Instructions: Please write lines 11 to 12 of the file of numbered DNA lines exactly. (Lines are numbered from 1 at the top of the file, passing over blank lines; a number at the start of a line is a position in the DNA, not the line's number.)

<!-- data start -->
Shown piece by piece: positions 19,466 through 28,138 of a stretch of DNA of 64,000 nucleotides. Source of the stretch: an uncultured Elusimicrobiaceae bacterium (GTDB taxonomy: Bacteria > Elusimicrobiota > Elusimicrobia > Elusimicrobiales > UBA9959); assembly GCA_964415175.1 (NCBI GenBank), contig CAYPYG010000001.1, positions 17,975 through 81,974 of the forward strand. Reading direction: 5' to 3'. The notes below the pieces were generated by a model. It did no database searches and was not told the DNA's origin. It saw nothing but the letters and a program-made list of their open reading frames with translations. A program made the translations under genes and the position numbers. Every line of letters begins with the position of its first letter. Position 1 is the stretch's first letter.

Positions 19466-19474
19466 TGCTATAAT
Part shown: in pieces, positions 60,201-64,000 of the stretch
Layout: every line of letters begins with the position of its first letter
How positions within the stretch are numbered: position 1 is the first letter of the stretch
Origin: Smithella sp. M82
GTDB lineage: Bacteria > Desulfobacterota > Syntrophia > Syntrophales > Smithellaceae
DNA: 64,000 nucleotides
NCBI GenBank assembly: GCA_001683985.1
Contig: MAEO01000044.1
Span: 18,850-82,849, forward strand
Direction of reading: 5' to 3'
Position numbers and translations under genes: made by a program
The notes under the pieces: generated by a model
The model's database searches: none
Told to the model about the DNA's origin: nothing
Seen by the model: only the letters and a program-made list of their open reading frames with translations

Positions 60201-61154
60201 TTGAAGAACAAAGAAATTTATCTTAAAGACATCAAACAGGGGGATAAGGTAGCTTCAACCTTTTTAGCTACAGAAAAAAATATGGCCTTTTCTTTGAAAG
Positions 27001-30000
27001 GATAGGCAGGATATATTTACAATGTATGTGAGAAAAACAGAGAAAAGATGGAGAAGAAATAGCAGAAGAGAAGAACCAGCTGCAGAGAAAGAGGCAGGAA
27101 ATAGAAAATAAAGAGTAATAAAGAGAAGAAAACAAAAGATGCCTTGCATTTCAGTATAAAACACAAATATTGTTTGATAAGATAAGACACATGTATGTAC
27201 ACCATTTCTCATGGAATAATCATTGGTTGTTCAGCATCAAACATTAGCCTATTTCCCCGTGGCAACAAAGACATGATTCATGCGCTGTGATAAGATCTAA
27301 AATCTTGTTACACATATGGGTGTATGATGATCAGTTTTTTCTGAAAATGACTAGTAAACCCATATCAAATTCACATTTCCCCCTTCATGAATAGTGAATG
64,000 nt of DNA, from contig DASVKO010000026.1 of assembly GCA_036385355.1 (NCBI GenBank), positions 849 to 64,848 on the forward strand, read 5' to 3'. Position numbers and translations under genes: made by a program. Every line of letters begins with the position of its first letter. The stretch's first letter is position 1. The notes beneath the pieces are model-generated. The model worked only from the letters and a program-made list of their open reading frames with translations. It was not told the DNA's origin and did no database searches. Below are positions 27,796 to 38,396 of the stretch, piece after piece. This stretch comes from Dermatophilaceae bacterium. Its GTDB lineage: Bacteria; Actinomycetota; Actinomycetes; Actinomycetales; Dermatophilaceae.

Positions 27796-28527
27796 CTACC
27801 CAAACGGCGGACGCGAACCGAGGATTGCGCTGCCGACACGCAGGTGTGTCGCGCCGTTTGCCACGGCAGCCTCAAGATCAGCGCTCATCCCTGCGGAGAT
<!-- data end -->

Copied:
Contig: MAEO01000044.1
Span: 18,850-82,849, forward strand